May 7, 1996 in Nation/World

Fda Approves Microwave Prostate Therapy Millions Of Men Now May Choose Prostatron Over Drugs Or Surgery

Lauran Neergaard Associated Press
 

Millions of men who suffer enlarged prostates now can choose a one-hour treatment over drugs or surgery: a machine that literally microwaves the prostate to relieve urinary symptoms.

The U.S. Food and Drug Administration approved the Prostatron, which kills excess prostate tissue by heating the gland with microwaves, based on studies showing the device may help 75 percent of patients.

“While not a cure, it effectively treats the symptoms” of enlarged prostates, FDA Commissioner David Kessler said Monday.

The Prostatron is a one-hour out-patient procedure that appears to work better than drugs and clearly is safer than surgery, said Dr. John Lynch, urology chief at Georgetown University Medical Center.

“It’s not 100 percent” effective, Lynch said, but “it is going to appeal to a broad spectrum of men … who have troublesome symptoms of this disease.”

The prostate is a walnut-sized gland that surrounds the urethra, which carries urine to the penis. Prostates enlarge as men age, squeezing the urethra and making it difficult to urinate. More than half of all men over age 60 have the problem, called benign prostatic hyperplasia, or BPH and 80 percent of men get it by age 80.

Surgery to trim the prostate is the most common and most effective treatment. But the $8,000 to $12,000 operation usually requires up to three days in the hospital and can cause complications such as impotence or incontinence.

There are two drugs approved to shrink the prostate or relax its hold, but they offer only modest relief and cost hundreds of dollars a year.

With the Prostatron, a catheter is threaded through the urethra into the prostate. A computer pulses microwaves through the catheter, heating the prostate to at least 111 degrees Fahrenheit, killing prostate tissue and clearing room for the urethra to function better.

Cooling water circulates inside the catheter so the urethra is not burned - and so patients don’t feel heat.

The Prostatron, performed under local anesthetic, treats most symptoms effectively, with no significant effect on sexual function, the FDA said.

In a test of 375 men over age 45, 75 percent saw improvement in such symptoms as frequent urination, awaking during the night to urinate, and control over urination.

The Prostatron’s one significant side effect was swelling in a third of men that left them temporarily unable to urinate. Catheters drained their urine during that time.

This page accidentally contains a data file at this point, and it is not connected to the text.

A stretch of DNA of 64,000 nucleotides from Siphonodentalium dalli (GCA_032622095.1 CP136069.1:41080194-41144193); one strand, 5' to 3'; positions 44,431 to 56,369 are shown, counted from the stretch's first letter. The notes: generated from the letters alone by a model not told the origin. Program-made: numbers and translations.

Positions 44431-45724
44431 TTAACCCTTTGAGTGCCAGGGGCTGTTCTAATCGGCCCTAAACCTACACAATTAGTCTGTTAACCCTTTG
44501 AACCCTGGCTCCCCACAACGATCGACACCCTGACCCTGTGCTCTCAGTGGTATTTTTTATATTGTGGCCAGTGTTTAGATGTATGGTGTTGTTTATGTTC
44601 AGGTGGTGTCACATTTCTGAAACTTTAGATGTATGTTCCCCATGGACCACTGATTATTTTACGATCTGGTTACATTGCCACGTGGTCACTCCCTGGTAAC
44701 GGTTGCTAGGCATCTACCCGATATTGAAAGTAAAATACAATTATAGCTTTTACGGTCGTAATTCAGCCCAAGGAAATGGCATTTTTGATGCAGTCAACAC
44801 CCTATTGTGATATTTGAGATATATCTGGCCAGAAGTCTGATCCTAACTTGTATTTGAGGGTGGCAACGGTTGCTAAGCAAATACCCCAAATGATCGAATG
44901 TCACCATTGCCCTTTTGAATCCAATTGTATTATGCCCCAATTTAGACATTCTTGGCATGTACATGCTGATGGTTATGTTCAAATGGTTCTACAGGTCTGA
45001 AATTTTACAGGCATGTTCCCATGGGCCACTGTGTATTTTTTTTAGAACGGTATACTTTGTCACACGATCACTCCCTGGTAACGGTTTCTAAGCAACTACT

The Cambridge, Mass., manufacturer, EDAP Technomed Inc., has said Prostatron treatment could cost patients about half as much as surgery, but officials didn’t give an exact price Monday.

It takes six weeks to three months for patients to feel the full benefits of the Prostatron, Lynch said. In studies, half of patients felt the benefits lasted four years, but EDAP will study the Prostatron’s long-term effects to determine how many men need retreatment.

The Prostatron should be used only on medium-sized prostates, not very large ones, and does not correct all BPH symptoms, the FDA warned. For example, it had little effect on incomplete emptying of the bladder, a symptom Lynch called minor but that could affect which men are given the heat treatment over other alternatives.

Meanwhile, a study of the two main drugs used to relieve urine flow blockage among men with enlarged prostates found a combination of the two worked best.

The research compared the drugs finasteride, terazosin, a combination, or a placebo.

The combination scored best when measured on the American Urological Association’s symptom scale, which measures the amount of relief reported by patients, said the study’s director, Dr. Herbert Lepor of New York University School of Medicine. Terazosin by itself scored better than finasteride by itself.

Merck & Co., which markets finasteride under the brand name Proscar, attacked the study, saying the true measure should be the drug’s effect on shrinking the prostate.

Finasteride causes the prostate to shrink, while terazosin improves urine flow by relaxing muscles. Terazosin is marketed by Abbott Laboratories under the name Hytrim.

xxxx ENLARGED PROSTATES More than half of all men over age 60 have the problem, called benign prostatic hyperplasia, or and 80 percent of men get it by age 80.

WHERE TO FIND HELP Manufacturer EDAP Technomed Inc. said the treatment is available immediately at hospitals that tested it: Georgetown, Rush Presbyterian Hospital in Chicago, Kidney Stone Center in Denver and the Mayo Clinics in Rochester, Minn., and Jacksonville, Fla. The Prostatron went on sale to other hospitals on Monday.


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